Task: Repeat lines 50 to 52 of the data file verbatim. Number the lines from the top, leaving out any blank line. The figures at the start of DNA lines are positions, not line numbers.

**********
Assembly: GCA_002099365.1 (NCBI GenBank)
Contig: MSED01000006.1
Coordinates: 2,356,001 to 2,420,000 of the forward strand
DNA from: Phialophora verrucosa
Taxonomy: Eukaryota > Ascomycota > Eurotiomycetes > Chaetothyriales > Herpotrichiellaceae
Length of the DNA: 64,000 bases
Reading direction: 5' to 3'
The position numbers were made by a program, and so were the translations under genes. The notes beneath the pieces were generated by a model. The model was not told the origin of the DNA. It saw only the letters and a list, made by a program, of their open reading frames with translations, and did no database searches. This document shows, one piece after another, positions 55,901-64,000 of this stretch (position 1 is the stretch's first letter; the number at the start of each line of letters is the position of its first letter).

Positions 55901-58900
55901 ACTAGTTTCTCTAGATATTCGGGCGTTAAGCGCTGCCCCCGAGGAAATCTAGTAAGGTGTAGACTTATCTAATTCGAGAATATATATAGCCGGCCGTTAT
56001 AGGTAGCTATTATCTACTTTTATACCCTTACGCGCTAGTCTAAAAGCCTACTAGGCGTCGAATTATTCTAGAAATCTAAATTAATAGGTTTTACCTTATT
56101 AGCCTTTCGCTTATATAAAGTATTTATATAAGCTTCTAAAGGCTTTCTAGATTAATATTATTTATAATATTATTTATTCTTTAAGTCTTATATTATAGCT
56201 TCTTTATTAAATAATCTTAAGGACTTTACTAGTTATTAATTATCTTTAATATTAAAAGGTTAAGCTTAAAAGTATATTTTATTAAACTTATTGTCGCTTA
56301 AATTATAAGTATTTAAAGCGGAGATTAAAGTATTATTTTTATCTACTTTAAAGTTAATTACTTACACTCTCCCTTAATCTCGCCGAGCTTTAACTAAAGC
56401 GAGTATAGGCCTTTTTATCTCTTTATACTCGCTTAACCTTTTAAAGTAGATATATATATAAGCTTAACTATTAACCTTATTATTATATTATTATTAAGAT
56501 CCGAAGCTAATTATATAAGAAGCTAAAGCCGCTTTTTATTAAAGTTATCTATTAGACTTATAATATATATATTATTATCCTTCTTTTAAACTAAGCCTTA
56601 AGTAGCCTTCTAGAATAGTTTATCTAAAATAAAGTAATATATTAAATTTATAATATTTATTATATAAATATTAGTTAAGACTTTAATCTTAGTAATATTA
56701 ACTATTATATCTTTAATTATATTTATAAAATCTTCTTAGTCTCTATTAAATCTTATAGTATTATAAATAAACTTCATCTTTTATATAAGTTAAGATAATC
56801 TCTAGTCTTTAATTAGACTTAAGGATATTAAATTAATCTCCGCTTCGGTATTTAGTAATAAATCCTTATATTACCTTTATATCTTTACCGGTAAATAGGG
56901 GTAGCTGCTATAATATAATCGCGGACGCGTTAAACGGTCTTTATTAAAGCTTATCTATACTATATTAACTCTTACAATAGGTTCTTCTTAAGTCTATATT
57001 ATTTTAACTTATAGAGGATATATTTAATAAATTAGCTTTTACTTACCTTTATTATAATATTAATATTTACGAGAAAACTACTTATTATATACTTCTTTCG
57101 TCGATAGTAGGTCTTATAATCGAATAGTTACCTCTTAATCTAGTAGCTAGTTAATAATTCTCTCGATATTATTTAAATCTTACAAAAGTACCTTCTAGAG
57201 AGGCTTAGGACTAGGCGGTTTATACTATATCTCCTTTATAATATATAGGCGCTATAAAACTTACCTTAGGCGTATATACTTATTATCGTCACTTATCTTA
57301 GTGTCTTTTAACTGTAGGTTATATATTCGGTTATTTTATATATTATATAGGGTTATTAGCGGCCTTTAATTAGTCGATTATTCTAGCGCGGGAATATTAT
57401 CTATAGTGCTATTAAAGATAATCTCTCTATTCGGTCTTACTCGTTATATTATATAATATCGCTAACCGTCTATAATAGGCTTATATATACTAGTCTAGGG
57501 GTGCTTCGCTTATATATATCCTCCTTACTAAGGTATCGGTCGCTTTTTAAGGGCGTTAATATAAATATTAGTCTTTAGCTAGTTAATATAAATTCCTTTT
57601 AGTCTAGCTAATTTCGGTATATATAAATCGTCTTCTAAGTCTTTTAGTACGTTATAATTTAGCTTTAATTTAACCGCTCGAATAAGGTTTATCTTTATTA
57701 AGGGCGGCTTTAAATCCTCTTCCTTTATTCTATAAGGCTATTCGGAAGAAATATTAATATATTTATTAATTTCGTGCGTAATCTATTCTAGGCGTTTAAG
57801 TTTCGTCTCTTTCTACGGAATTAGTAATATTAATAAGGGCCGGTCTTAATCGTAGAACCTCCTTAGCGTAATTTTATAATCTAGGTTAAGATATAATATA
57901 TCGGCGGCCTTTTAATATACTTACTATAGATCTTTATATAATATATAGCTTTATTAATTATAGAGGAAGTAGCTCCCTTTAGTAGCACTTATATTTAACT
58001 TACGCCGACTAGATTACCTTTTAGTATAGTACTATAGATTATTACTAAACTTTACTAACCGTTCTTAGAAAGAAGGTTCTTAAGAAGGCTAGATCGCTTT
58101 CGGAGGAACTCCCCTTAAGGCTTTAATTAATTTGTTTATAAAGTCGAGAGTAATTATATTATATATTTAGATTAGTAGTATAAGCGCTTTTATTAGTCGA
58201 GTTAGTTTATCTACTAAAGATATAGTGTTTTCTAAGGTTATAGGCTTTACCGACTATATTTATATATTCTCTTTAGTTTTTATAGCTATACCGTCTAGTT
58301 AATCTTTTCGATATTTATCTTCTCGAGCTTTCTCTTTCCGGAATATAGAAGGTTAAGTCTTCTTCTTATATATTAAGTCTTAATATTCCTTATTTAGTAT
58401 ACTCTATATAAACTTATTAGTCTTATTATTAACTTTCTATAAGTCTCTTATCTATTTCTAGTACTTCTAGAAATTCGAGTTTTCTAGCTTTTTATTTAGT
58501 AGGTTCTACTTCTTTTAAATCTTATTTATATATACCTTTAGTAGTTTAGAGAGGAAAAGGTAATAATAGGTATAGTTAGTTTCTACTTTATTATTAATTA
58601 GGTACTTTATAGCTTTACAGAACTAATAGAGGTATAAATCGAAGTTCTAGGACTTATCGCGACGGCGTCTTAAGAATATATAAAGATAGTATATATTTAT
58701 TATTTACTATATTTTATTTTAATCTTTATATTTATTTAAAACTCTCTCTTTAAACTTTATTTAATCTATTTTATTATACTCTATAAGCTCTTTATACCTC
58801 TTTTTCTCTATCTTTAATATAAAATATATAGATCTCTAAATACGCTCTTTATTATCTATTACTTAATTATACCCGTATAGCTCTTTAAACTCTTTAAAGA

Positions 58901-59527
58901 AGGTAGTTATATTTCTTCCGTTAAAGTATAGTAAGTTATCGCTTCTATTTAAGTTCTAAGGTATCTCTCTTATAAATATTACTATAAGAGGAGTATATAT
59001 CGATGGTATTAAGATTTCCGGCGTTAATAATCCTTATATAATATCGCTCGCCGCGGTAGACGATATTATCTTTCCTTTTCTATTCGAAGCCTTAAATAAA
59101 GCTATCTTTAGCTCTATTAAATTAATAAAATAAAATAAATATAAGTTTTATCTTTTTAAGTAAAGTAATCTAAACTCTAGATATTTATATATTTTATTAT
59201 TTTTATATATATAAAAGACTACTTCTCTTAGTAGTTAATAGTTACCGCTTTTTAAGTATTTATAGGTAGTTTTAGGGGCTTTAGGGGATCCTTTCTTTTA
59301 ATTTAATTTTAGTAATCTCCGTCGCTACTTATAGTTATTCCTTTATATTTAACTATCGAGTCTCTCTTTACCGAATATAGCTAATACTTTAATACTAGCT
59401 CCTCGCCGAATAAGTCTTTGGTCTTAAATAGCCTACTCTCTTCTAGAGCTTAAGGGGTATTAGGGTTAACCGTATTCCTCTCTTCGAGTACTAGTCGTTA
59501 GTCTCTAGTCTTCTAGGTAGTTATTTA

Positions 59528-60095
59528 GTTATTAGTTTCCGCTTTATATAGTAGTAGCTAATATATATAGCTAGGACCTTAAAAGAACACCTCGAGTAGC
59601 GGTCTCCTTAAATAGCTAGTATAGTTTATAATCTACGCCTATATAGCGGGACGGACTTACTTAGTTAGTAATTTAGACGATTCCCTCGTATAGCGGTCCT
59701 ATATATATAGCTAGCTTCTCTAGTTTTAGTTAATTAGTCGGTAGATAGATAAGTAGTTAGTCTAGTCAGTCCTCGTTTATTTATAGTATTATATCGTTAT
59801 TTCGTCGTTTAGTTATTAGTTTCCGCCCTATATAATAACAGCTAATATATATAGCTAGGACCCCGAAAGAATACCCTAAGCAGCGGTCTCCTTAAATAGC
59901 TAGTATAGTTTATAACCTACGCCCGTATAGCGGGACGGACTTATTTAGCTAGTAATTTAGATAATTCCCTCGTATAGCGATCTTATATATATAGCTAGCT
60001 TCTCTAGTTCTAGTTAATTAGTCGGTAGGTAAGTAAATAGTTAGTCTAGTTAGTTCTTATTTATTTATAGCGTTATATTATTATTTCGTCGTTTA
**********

59601 GGTCTCCTTAAATAGCTAGTATAGTTTATAATCTACGCCTATATAGCGGGACGGACTTACTTAGTTAGTAATTTAGACGATTCCCTCGTATAGCGGTCCT
59701 ATATATATAGCTAGCTTCTCTAGTTTTAGTTAATTAGTCGGTAGATAGATAAGTAGTTAGTCTAGTCAGTCCTCGTTTATTTATAGTATTATATCGTTAT
59801 TTCGTCGTTTAGTTATTAGTTTCCGCCCTATATAATAACAGCTAATATATATAGCTAGGACCCCGAAAGAATACCCTAAGCAGCGGTCTCCTTAAATAGC